Here's a closer look at the pizza place with its windows and doorway casting light out onto the sidewalk and street.

Villa Antinori 'Tuscana', 2006 is my Italian wine in this painting. I searched for a bottle that had a reddish seal on it to bring some color into the dark sky. Except for a few objects, most of the canvas has been covered. I asked my good friend, Ron, and his fiancée, Cindy, if they would pose in the painting.

I set up a table for two in my enclosed patio, waited until dark and...

...lit the candles. As you can see, Ron and Cindie are perfect for the parts. I will use four different photos to compose the scene in the lasagna box.

The rest of the buildings along the sidewalk are in. The candle is next.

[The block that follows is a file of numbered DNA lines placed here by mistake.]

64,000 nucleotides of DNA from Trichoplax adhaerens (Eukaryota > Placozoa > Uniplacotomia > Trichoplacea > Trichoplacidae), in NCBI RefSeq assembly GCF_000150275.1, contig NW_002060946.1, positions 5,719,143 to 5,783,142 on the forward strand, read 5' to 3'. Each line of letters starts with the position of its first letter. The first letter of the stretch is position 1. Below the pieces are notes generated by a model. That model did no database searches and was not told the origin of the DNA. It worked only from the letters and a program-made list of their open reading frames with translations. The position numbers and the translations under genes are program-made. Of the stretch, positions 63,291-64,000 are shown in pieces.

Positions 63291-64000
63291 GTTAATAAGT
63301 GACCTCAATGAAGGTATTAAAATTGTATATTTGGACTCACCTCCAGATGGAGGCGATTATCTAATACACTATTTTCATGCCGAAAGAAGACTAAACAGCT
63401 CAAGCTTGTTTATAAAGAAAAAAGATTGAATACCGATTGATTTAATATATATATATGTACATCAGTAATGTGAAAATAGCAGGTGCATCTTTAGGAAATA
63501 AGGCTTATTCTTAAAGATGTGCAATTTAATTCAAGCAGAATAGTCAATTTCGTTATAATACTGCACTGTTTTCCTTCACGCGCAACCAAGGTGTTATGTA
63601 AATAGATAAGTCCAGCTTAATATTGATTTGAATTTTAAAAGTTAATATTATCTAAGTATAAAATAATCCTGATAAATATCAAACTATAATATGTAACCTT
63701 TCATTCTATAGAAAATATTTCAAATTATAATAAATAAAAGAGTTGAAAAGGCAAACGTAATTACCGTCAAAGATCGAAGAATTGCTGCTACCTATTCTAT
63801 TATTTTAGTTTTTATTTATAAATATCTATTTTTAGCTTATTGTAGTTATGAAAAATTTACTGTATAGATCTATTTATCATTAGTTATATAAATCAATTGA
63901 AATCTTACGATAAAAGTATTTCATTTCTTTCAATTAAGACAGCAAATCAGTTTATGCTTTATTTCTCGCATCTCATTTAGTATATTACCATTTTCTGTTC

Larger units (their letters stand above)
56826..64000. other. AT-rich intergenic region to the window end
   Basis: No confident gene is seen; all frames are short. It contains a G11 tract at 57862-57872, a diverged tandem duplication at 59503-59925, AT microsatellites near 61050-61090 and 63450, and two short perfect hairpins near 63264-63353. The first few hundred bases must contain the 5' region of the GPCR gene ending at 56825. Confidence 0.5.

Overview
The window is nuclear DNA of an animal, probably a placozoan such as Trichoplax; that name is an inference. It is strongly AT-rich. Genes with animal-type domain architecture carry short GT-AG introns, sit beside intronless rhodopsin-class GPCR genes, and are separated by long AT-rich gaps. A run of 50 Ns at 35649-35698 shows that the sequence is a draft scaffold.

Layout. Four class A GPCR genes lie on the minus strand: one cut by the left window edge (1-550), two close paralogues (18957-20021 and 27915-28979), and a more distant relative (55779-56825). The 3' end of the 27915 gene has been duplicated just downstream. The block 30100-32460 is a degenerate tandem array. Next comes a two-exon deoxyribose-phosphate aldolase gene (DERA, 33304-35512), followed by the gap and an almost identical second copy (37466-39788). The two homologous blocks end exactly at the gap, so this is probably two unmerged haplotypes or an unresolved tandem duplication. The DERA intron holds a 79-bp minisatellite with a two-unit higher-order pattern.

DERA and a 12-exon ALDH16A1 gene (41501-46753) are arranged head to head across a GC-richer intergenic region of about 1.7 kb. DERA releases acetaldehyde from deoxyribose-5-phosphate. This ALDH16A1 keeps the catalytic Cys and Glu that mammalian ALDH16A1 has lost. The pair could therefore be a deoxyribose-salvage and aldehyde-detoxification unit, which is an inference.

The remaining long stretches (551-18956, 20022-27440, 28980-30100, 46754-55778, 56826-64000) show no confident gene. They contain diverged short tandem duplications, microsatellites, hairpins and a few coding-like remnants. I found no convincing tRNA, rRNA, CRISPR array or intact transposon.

One candle...

Two candle and now...

...the only thing left is the restaurant window.

I've begun the window interior by addressing the wall behind the couple. By establishing the wall's value, it will then tell me how dark to make the man and woman.

As I get into the detailed areas of the people and the items on the table, I'll need a very small brush. The smallest brush I use is a double ought (00) red sable bright.

The interior has given me the opportunity to paint a very small oil painting within my painting. I've even put a picture light on top of the frame.

The two figures are rendered.

I decided that the lower part of the window sill was too thick, so I extended the restaurant scene down a few sixteenths. The entire window imagery is complete.

Stage one is complete. Now I'll go through the entire painting, adjusting the hue and value on each space and object, using straight out of the tube thickness of paint.